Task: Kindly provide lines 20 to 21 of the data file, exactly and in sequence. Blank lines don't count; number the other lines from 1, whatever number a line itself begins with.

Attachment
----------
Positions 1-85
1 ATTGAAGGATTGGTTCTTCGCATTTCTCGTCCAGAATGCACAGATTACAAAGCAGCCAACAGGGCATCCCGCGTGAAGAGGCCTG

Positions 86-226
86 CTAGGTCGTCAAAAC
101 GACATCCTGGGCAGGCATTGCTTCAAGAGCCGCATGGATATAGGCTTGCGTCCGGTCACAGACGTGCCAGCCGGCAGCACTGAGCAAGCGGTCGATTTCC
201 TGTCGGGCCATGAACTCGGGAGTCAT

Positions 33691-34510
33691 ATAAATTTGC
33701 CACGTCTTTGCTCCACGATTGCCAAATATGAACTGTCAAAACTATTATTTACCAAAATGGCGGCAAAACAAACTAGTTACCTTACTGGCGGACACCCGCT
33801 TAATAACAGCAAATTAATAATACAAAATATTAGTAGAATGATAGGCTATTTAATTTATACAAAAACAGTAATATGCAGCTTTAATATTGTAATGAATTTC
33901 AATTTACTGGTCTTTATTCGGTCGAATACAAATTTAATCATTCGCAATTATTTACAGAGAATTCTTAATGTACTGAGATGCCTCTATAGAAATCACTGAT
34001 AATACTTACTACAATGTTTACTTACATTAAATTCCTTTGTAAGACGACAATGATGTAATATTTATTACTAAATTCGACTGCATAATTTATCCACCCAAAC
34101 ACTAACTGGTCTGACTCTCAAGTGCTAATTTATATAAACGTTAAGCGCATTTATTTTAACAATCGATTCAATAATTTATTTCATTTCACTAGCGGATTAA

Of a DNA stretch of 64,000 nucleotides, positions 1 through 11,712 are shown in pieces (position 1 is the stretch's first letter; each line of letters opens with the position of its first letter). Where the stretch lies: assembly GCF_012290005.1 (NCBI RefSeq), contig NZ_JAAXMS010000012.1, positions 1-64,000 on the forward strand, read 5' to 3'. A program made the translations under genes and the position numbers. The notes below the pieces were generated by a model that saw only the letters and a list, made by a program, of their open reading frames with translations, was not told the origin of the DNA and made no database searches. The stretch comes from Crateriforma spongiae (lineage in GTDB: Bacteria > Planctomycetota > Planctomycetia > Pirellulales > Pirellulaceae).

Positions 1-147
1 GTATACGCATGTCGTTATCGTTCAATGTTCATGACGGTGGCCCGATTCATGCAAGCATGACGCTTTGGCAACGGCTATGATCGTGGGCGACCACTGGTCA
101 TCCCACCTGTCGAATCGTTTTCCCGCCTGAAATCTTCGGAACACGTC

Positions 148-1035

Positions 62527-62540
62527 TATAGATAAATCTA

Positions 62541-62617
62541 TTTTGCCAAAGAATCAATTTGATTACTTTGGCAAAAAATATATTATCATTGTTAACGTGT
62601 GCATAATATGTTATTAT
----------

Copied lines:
62527 TATAGATAAATCTA

Positions 62541-62617